- During an ABC News town hall on Tuesday night, President Donald Trump touted herd immunity, but mistakenly referred to the controversial coronavirus strategy as “herd mentality.”
- “You’ll develop like a herd mentality, it’s going to be herd-developed, and that’s going to happen,” he said.
- Herd immunity is when enough of a population is immune to a virus, interrupting its transmission.
- Health experts, however, have cautioned against this approach in the absence of a vaccine because it could cause hundreds-of-thousands more deaths.
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President Donald Trump on Tuesday touted a controversial and potentially deadly strategy to combat the coronavirus pandemic — and misspoke while he was at it.
“It would go away without the vaccine,” Trump said about the disease during an ABC News town hall.
“Over a period of time, sure, with time, it goes away and you’ll develop, you’ll develop like a herd mentality, it’s going to be herd-developed, and that’s going to happen. That will all happen,” he added.
Trump appeared to be talking about herd immunity, which occurs when enough of a population has developed resistance to a virus — whether through exposure or a vaccine — to interrupt the spread. This method involves allowing the disease to spread through young and healthy people while protecting vulnerable groups like the elderly.
Sweden adopted this approach and didn’t shut down to curb the spread of the coronavirus. It wound up with far more deaths than neighboring countries that did enforce lockdowns.
—ABC News (@ABC) September 16, 2020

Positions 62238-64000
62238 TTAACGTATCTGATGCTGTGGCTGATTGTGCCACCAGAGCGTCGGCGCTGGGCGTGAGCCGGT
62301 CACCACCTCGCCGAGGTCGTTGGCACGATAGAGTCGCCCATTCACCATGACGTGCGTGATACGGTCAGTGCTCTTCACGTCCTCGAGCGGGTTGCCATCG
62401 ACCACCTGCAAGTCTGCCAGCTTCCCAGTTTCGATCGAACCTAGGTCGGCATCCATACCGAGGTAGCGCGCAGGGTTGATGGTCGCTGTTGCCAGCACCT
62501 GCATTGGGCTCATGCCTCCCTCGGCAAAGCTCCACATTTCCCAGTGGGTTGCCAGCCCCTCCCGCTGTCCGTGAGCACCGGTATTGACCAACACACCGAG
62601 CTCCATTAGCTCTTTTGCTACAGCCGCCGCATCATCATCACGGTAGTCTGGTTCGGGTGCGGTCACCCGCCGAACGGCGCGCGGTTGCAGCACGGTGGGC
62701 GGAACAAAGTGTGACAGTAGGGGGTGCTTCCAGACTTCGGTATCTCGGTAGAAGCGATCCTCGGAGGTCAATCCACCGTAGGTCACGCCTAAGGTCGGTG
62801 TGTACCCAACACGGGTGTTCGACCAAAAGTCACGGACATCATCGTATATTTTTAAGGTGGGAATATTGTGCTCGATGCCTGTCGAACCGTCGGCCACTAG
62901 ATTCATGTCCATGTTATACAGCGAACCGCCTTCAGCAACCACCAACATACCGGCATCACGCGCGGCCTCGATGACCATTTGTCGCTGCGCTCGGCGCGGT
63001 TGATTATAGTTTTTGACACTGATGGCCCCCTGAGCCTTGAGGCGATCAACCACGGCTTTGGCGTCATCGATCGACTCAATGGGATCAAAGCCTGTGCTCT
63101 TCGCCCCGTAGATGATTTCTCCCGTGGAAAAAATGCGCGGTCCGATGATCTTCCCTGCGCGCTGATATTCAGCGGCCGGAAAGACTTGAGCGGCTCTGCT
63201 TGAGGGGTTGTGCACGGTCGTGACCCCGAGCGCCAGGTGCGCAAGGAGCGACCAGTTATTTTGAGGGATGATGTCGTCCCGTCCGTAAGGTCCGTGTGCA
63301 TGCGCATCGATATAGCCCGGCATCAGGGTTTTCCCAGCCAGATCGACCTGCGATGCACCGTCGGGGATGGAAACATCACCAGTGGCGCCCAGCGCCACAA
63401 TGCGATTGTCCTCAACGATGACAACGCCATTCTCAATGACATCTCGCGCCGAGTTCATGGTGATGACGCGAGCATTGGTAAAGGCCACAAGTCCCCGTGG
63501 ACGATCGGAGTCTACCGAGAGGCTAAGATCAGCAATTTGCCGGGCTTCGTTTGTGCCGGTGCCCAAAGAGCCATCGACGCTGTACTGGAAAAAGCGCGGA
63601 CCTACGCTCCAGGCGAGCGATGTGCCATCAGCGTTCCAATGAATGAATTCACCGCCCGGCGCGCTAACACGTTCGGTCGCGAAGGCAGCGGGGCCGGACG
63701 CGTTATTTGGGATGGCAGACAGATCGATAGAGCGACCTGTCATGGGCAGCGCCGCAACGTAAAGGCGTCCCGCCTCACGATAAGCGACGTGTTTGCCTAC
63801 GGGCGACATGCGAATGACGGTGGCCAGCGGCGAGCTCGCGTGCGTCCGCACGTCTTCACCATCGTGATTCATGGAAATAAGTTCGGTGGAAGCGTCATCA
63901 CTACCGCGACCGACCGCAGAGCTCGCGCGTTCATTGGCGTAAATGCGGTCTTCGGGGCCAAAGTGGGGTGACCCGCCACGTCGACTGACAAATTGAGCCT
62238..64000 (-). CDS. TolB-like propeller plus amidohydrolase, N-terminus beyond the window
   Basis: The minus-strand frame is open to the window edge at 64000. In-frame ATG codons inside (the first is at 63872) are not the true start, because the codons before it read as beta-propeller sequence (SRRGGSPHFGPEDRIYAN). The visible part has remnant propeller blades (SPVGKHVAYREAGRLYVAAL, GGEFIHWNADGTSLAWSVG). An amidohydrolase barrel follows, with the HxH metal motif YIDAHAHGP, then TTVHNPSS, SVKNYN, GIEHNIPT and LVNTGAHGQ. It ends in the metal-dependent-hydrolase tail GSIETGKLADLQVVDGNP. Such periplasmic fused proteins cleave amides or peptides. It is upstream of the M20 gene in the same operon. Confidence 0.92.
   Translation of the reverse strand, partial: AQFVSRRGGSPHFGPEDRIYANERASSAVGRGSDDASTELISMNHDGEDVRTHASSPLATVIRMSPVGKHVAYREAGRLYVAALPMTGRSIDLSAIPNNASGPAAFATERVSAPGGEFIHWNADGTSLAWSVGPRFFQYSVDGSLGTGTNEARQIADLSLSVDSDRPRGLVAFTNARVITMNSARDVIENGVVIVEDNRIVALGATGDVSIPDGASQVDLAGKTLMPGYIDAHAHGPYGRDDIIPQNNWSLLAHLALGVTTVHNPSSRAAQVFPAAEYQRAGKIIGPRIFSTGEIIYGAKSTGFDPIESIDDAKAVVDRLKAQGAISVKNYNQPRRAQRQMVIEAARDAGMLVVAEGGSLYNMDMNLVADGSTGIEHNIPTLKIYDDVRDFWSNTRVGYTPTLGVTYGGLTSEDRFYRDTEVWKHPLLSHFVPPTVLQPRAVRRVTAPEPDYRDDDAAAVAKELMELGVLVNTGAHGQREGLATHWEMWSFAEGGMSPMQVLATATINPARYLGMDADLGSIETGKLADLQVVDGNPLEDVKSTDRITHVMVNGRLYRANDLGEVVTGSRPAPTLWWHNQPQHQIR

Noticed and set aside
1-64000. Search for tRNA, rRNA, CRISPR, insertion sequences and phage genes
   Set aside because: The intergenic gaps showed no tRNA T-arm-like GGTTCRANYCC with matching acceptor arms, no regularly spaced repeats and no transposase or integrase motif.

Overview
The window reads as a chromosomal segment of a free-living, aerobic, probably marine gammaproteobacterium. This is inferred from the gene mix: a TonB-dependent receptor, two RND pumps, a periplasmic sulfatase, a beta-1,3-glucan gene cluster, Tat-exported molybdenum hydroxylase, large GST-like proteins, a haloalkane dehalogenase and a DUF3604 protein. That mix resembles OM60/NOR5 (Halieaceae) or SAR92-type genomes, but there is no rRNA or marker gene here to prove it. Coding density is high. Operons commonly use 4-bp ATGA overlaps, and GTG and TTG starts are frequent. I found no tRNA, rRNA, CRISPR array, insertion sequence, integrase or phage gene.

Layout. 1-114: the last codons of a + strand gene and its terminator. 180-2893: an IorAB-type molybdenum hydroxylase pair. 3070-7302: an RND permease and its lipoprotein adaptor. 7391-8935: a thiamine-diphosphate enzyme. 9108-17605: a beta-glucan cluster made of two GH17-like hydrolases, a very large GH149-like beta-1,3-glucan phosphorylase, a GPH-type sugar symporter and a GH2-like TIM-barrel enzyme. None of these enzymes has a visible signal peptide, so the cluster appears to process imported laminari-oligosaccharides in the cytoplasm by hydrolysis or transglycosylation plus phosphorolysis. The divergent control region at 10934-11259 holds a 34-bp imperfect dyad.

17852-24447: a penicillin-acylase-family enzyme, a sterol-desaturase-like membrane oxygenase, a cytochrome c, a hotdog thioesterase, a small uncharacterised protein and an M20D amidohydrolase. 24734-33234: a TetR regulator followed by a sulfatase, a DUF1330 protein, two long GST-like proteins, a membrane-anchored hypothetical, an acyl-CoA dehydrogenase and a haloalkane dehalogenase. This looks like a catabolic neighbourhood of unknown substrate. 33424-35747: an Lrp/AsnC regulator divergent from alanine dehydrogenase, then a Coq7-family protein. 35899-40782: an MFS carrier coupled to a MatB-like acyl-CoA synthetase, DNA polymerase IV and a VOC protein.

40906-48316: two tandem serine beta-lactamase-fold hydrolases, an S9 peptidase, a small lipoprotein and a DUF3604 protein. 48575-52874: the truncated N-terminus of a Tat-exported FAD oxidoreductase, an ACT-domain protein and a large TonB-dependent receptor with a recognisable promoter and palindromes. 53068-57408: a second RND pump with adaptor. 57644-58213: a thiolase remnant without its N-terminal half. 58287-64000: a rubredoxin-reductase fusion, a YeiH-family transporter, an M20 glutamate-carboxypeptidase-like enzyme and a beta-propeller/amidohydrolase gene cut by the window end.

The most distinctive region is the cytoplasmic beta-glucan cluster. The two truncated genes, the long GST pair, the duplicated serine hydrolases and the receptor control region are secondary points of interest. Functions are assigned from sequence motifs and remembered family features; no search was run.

Top health experts, including Dr. Anthony Fauci and Dr. Deborah Birx, have strongly advised the Trump administration against the herd immunity strategy.
“As you know, Dr. Fauci disagrees with that,” ABC News chief anchor George Stephanopoulos told Trump during the town hall.
“But a lot of people do agree with me. You look at Scott Atlas,” Trump replied, referencing his new coronavirus adviser — who has no background in epidemiology or infectious diseases — and has reportedly pushed for implementing the idea. “Look at some of the other doctors, they think maybe we could have done that from the beginning.”
“But with a vaccine, I think it will go away very quickly, but I really believe we’re rounding the corner,” Trump added.
Trump also repeated several talking points on his coronavirus response when answering questions from voters. He claimed that the US has the highest caseload in the world because its testing rate outpaces other countries and insisted that he didn’t downplay the severity of the disease despite admitting on tape to journalist Bob Woodward that he did exactly that.